Carter’s Workout Plan

I actually wrote this post a while ago, but forgot about/didn’t finish it. It’s a little dated: I wrote it when I finished university, but I’ve since started a job and have moved to a building that has an OK gym in it. But I am approaching the limits of what that gym can do for me, which got me thinking about this post again. And yes, I actually did this workout for several months.


Since leaving university, I’ve had to come to terms with a few things. I’ll need a source of income; I’ll need some kind of health insurance (my parents’ plans will no longer cover me); and worst of all, I’ll need to pay to go to a gym. For the past seven years I’ve had free* access to the gyms at the university, but no longer.

So when I left school, I approached my local gym to see what a membership would cost. To my surprise, it was $55/month (or $13,200 over the next 20 years!).

$55 is more than my monthly cellphone bill (see my upcoming post, “I have a better phone than you, and pay less for it”). But even if my cellphone bill was more than $55, I could justify paying that. I need my cellular service provider; I can’t send or receive information from my phone without their network. But do I need a gym? Can I maintain good health, even put on some muscle, without a gym?

Cardio workouts can easily be done outside of the gym. You can jog and bike and do jumping jacks anytime. But what about weight training? Bodyweight exercises are easy to do at home, but if you’re looking to put on muscle, you’re going to want a safe way to move around heavy weights.

I thought about my gym routine, and realized that if I could come up with a way to do the big three compound exercises on my own (squats, deadlifts, bench press), I wouldn’t need a gym. So here’s how I safely and price-effectively blast my body’s biggest muscles.

-Two 5-gallon buckets with handles
-10 feet of rope
-A 6ft metal bar

All of these things should be available at your local hardware store dump for free. You may want some reliable rope (couple bucks) and a nice metal bar (maybe $20-$50), but if you put in an hour or two of looking, you should be able to score this stuff for free. For weight, fill up the buckets with water, or dirt, or rocks, and hold the buckets while standing on a bathroom scale so you can check that they’re the weight you desire.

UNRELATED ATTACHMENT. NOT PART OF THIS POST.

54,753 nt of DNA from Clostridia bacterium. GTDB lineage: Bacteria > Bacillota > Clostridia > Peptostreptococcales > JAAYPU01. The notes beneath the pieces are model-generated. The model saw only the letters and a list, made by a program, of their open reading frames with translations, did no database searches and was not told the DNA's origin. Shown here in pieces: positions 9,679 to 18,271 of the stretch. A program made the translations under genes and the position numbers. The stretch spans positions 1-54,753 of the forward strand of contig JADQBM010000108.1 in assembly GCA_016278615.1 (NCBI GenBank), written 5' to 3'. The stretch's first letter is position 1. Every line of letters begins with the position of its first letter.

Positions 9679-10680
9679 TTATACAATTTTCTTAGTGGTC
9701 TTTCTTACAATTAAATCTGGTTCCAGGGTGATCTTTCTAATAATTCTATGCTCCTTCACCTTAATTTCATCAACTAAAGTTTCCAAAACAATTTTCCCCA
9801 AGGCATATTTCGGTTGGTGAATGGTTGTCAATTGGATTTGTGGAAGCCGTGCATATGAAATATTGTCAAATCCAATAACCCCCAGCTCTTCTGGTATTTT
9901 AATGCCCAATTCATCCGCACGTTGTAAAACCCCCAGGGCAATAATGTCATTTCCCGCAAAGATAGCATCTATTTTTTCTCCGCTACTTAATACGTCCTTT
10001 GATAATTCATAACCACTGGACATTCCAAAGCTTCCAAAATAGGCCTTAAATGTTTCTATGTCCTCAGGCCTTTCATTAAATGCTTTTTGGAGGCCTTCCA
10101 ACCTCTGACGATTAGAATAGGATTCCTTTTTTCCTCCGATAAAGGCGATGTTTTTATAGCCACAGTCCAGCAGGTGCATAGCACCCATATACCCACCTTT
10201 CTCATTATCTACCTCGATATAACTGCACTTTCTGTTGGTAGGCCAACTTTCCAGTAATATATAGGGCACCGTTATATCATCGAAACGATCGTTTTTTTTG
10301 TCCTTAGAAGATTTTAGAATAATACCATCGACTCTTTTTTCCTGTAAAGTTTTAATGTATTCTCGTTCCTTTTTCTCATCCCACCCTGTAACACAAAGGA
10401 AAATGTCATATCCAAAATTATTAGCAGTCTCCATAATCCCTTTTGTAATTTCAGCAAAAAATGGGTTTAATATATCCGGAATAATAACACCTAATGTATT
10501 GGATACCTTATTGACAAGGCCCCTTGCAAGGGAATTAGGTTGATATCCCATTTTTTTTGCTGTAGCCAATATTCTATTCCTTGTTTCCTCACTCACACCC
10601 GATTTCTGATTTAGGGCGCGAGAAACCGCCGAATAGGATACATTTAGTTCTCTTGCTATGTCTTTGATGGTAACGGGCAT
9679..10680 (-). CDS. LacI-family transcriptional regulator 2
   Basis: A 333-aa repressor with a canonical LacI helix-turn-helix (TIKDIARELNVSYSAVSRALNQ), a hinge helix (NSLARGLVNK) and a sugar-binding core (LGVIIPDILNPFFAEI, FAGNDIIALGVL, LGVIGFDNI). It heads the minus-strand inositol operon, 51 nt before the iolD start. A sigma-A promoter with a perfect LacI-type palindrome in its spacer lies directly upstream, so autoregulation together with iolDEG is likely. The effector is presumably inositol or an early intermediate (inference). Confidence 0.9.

Probably the best place to do these exercises is in a garage, but you can do them inside too if your buckets are clean.

Deadlift. Put the buckets 5ft apart. Slide your metal bar under the handles of each bucket. Grab the bar while assuming proper deadlift position. Lift. If you find that the buckets hit the ground before you get to the bottom of the lift, stand on something. I use some planks of wood.

Benchpress. Leave the buckets in the same position as they were for the deadlifts. Take the metal bar in your hand and lie down between the buckets. From there, slide the bar under the handles of each bucket. Grab the bar while assuming proper bench pressing position. Lift. If you find that the buckets hit the ground before you get to the bottom of the lift, lie down on something. I use some planks of wood with a beach towel for comfort.

Squat. A slightly more elaborate setup. Tie a rope from one end of your bar to the handle of one of the buckets. Tie another rope from the other end of the bar to the other bucket handle. Adjust the lengths of the rope so that when pulled taut, the bar is up around your belly button. Grab the bar and crouch under it so it’s resting on your shoulders behind your head. Assume proper squatting position. Lift. You might have to adjust the ropes or stand on something so that the buckets don’t hit the ground before you get to the bottom of the lift.

If you need more weight, and your bar is long enough, add a 3rd and 4th bucket (for my deadlifts, I use 6 buckets filled with varying amounts of stones/paint/oil). And go as heavy as you want. You don’t have to worry about being crushed under the bar like at the gym. The buckets will hit the floor before the bar crushes you. And don’t limit yourself to these exercises. You can do upright rows, bicep curls… all sorts of things.

I’ve always had free access to bodyweight exercises, but now, with the big three lifts in my home gym arsenal, I might never have to go to a gym again. And it’s not that I don’t like going to the gym; it’s a good place to run in to bros, check out girls, and look at your muscles in the mirror. And if I am one day employed, and that employer decides to give me a free* gym membership like the university did, I’d consider going back.

But until that day, I’ll be using my new home gym. And the cost? Just a drop in the bucket.

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